Sunday, December 20, 2009
Brittany Murphy Dies. What the Hell, Hollywood?
But when a beautiful, funny actress shows up at premieres looking like a skeleton, denying cocaine use, and then experiences a downhill trajectory in her career, I can't help but get a little pissed.
Today, Brittany Murphy suffered full cardiac arrest and was never revived. She was only 32 years old.
Murphy's death comes (hopefully) last in a long line of 2009 celebrity deaths. Y'all know how I feel about Michael Jackson. Bea Arthur was another. Natasha Richardson never recovered from a horrible freak ski accident.
True, Murphy wasn't a pop icon like MJ. She didn't have the dry humor and distinctive baritone of Bea. She didn't bring an elegance and flair to stage and screen roles like Richardson.
However, she was only 32. Maybe she had it in her. And now we'll never know.
In her short lifespan, girl did a hell of a lot. Reading Jezebel's lovely tribute, I remembered how many fun and cool roles she had. Of course, we all remember Tai in Clueless, at once "way harsh" and sweet, with beautiful reddish-brown hair and the most winning smile of the three protagonists. But I'd forgotten about her sensitive, supportive sister of a closeted gay boy in Drop Dead Gorgeous. Her supportive friend and fellow teen mom in Riding in Cars With Boys (I remember that film made me really love the name Amelia--Murphy's character's daughter). Her fierce ex-girlfriend with an ax to grind in Sin City--probably one of my favorite vignettes in the film.
And Luann Platter on King of the Hill. I love King of the Hill--sure, I resisted it at first because it hit too close to my redneck past, but then I learned to embrace it for the very same reason. I went to high school with many Luann Platters. Trust me, Murphy's voice characterization hit it out of the park. And as her career went through increasingly fallow periods, it's a comfort now to know that she had a steady gig.
I didn't know her. Like every other celeb I gab on about, my theories are pure speculation. But today, I find myself angry and sad. No, I didn't worship her like I did MJ or even Bea. I didn't aspire to emulate her version of "Don't Tell Mama," like I did with Richardson. I did, however, enjoy hearing her cute little twang when I just needed a laugh at the end of a hard day. She always delivered.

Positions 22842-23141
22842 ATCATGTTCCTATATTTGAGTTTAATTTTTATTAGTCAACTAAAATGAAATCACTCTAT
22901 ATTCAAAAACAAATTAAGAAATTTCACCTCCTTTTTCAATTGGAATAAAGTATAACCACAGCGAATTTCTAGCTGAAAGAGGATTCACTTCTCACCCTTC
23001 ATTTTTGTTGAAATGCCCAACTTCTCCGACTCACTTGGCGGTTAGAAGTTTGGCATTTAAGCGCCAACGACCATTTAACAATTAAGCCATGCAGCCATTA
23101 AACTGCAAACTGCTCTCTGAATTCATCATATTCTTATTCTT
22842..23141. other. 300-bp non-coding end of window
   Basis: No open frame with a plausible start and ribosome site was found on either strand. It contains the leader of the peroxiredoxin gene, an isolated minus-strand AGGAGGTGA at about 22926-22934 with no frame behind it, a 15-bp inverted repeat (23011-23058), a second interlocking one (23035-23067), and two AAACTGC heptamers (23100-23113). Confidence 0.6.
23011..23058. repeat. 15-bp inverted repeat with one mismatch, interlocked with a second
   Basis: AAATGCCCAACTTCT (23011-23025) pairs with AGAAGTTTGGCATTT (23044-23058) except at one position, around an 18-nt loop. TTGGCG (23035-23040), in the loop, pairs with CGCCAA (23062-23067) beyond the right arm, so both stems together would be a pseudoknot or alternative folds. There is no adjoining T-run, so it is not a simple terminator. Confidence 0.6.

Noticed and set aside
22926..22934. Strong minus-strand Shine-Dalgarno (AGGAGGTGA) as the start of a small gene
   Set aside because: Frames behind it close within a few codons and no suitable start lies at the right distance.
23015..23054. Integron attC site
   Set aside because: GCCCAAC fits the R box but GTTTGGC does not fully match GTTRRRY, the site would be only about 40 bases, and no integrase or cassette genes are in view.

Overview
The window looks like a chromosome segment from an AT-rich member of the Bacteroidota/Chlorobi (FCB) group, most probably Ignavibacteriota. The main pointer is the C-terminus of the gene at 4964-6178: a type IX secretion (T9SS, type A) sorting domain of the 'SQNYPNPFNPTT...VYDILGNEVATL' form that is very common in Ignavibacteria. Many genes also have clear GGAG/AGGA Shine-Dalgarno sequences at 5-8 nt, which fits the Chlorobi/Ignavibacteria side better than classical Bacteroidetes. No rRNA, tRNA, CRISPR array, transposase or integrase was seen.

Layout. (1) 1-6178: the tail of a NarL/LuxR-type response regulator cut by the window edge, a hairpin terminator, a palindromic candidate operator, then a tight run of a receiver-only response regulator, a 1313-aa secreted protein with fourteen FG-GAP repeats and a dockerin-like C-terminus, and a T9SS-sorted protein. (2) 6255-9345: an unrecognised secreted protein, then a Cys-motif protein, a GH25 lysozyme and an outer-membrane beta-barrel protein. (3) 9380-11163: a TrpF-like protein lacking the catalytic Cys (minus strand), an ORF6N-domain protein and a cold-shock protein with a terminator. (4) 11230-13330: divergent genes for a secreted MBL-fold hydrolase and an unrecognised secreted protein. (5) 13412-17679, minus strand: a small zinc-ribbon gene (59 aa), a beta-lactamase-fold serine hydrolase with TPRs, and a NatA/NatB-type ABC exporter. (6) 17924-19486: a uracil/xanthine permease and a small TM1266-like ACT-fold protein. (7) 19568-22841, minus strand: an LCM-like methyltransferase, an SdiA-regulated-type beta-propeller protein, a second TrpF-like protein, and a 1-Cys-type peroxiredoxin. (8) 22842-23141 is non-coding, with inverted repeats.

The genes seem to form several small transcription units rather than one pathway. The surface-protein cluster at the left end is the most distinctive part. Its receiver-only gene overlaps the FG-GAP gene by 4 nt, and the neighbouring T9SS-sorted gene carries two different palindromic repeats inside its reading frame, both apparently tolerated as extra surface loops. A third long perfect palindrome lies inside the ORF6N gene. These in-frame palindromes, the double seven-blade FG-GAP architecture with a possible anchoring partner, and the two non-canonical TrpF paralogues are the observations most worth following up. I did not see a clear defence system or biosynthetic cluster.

I find myself angry and sad because once again I'm questioning what Hollywood does to young women. Why'd she get so thin a few years ago? HOW'D she get so thin a few years ago? She didn't look like a poster child for healthy and responsible weight loss, that's for damn sure. Her face was positively skeletal and her smile sad.
And I'm not saying she was an angel: she was reportedly fired by her agent and publicist before Sin City was released. But in this past decade, Brittany Murphy has just seemed . . . lost. Like a directionless little girl, rather than an accomplished young woman.
Granted, people lose their way every day. Famous or no, some are susceptible to addiction, eating disorders, and less-than-desirable life choices, for reasons we still debate. But this happens over and over in Hollywood, and has been going on for decades: Marilyn Monroe. Karen Carpenter. Dana Plato. Lindsay Lohan. Quite possibly Miley Cyrus.
Hollywood and the film industry are nasty to women in a way they never are to men. Sure, there's pressure for men too (especially those in the closet), but you don't see them starving themselves into oblivion to fit a mold that no one can realistically aspire to. Or pumping their chests full of silicone. Men may go under the knife and needle too, but the results are nowhere near that extreme.
I keep thinking of one of my least favorite episodes of South Park, where the boys try to guard a headless Britney Spears from a scandal-hungry public. I enjoy uncomfortable humor (way too much sometimes), but seeing the pop princess go around with a bloody, shot-off stump of a head--even though I knew it was just a cartoon--crossed a line for me. Yet I agreed with the point that Stone and Parker were trying to make: Hollywood has forever made sacrificial lambs out of young girls and women. At the end of the 2008 episode, they predicted that Miley Cyrus was next, and it's slowly but surely coming true.
I don't know what to do with my anger, either. I love pop culture. I have a blog about it. I write movie reviews and cover celeb shenanigans. I've pointed and laughed as much as the next person. I can say I'll boycott mainstream films and renounce reality TV, but I know I won't do it.
She wasn't my friend. But she was only two and a half years older than I, and those deaths seem to hit me harder.
I wish I could have helped her.